I have it at page 4a I think of respondents’ brief, in the appendix in the back of the brief “The rights and remedies herein granted to an employee… shall exclude all other rights and remedies of such employee…at common law or otherwise…”

Now, you rely on the McCartin case as holding that a state statute must explicitly exclude all other remedies.

What Language would you suggest to meet your own standard beyond what is presently in the Virginia law?

Alan I. Horowitz:

Well, the provision that is in the Virginia law is practically identical to the provision that was in the Illinois law that was considered in McCartin.

Potter Stewart:

The Court of Appeals for the Fourth Circuit said, if I recall, in Pettus that it was practically identical with the statute before the Court in Magnolia.

Alan I. Horowitz:

That’s correct, although the Magnolia case had the extra feature which the Court specifically relied on, that the state of Texas did not permit its own courts to give supplemental awards, whereas here Virginia does permit its courts to give supplemental awards.

Potter Stewart:

You rely solely on that distinction?

Alan I. Horowitz:

Well, I think that is what was at the bottom of the Magnolia finding, that Texas — in Magnolia, the Court did not specifically on this language but they found that Texas did not permit its awards — did not permit another state to give supplemental awards.

Potter Stewart:

Putting that aside, could a state statute be any more explicit than 65.1-40?

Alan I. Horowitz:

Yes, it could.

We cited the Nevada statute in our brief which is quite explicit.

It says —

Potter Stewart:

What would you suggest in summary as to —

Lewis F. Powell, Jr.:

Well, the Nevada statute is unique, isn’t it?

Alan I. Horowitz:

Yes, it is unique.

Lewis F. Powell, Jr.:

Among the fifty states.

Alan I. Horowitz:

It is unique because states have no interest in restricting supplemental awards in other states, and some of the state haven’t done that.

Harry A. Blackmun:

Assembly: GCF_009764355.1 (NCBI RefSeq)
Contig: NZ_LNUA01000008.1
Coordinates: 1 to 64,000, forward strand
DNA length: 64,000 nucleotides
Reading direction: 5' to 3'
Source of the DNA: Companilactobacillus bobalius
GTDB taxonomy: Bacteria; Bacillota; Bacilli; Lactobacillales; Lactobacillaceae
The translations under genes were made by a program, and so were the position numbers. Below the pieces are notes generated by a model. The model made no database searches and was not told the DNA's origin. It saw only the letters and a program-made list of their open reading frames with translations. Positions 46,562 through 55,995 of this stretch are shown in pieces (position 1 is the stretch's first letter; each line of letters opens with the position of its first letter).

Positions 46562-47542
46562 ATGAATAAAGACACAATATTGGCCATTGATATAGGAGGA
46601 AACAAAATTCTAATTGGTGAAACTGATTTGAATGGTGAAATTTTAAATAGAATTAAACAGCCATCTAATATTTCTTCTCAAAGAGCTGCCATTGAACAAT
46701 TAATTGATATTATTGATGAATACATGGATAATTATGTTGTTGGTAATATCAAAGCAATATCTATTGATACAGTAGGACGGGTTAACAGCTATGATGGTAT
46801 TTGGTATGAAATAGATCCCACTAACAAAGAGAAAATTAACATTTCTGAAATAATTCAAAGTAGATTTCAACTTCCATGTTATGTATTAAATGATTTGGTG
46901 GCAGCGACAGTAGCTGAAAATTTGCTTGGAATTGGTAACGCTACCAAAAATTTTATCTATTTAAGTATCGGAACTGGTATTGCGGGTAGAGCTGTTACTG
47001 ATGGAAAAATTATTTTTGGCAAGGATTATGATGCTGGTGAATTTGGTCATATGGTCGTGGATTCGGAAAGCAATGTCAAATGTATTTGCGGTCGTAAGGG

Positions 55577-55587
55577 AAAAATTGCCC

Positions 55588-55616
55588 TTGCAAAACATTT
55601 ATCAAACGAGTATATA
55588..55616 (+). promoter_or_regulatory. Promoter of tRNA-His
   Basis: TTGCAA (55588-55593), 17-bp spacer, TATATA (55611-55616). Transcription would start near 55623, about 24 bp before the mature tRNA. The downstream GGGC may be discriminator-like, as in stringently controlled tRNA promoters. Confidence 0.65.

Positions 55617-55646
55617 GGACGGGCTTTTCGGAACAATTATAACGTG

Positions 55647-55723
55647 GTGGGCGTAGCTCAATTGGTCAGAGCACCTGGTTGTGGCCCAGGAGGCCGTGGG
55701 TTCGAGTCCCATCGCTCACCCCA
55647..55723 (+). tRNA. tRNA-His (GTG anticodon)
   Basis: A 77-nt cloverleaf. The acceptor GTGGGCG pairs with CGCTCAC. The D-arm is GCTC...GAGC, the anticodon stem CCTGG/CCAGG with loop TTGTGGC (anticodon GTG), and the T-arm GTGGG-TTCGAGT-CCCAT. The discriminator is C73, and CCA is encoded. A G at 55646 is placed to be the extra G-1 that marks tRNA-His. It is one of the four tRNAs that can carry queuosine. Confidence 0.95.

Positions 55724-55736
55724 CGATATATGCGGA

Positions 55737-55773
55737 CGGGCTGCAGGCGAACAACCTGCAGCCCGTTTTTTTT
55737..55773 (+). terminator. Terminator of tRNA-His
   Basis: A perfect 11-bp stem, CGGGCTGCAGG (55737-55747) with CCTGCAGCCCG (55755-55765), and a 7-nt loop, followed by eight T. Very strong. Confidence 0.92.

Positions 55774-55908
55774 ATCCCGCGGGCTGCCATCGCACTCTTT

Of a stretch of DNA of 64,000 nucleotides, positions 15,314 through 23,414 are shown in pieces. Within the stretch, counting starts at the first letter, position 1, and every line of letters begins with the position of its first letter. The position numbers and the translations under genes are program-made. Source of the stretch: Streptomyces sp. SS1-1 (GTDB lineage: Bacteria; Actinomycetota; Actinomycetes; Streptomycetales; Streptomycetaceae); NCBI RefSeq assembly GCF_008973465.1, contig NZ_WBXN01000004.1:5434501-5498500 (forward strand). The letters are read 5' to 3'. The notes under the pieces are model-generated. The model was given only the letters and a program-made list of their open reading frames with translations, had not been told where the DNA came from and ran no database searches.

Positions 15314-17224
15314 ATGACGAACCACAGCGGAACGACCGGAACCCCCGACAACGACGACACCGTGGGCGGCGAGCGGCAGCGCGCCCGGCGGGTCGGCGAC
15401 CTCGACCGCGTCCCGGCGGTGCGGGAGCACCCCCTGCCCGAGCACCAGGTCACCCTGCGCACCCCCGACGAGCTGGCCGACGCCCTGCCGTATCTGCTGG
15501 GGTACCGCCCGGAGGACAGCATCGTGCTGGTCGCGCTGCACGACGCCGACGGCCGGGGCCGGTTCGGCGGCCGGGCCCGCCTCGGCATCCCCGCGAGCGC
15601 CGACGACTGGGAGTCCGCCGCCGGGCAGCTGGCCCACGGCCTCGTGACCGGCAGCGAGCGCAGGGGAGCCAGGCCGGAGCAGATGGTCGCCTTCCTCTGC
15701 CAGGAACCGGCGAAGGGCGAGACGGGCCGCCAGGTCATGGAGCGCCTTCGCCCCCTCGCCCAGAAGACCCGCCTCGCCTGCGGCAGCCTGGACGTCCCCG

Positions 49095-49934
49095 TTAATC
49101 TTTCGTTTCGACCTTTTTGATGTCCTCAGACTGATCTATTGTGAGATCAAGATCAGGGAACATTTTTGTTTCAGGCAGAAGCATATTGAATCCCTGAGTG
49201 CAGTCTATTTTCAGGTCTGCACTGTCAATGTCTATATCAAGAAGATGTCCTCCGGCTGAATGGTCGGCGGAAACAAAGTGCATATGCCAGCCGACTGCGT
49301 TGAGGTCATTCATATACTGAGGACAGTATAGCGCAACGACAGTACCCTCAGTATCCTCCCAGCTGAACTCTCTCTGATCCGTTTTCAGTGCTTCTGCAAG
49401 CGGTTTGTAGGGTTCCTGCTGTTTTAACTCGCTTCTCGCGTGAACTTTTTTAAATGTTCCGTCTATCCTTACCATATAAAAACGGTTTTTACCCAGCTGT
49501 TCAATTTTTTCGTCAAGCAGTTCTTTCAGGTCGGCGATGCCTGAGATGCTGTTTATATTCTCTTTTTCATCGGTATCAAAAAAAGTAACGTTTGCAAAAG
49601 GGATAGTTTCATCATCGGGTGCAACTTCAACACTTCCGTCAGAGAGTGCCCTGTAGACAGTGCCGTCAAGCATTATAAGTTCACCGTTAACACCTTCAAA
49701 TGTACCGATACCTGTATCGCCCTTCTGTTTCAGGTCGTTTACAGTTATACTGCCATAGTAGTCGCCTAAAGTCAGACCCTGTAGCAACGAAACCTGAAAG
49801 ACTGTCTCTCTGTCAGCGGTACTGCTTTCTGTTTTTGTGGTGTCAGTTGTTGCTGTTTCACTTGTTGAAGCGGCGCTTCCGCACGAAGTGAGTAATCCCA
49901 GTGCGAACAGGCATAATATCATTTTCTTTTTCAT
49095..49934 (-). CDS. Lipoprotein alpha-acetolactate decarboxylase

Mr. Horowitz, despite the language that Justice Powell mentioned to you, you just answered him that after this temporary permanent disability award in Virginia, he could have gone back and got a permanent disability award.

That is what you just said.

Alan I. Horowitz:

In Virginia.

Warren E. Burger:

But it wouldn’t give him any more money is your —

Harry A. Blackmun:

But that language that Justice Powell read to you wouldn’t bar his again proceeding in the —

Alan I. Horowitz:

No, because that was under the worker’s compensation statute.

What this language does is bar other remedies other than worker’s compensation, and the question is does that bar other remedies other than the Virginia worker’s compensation or does it not bar remedies under another state’s workers compensation.

Lewis F. Powell, Jr.:

It bars all other remedies at common law or otherwise.

Alan I. Horowitz:

That’s right.

Lewis F. Powell, Jr.:

That is pretty broad language.

Alan I. Horowitz:

That is what it states.

Now, I would point out that this language bars other remedies even before there is an award.

What this does is it forces the employee to go within the worker’s compensation system.

He can’t sue in tort.

He can’t bring any other remedy.

It really has nothing to do with effect of the Virginia award.

Now, it is not intended, because it is clear that Virginia would not have the power to prevent the employee from going to D.C. initially and getting an award, yet theoretically this language would also prevent that.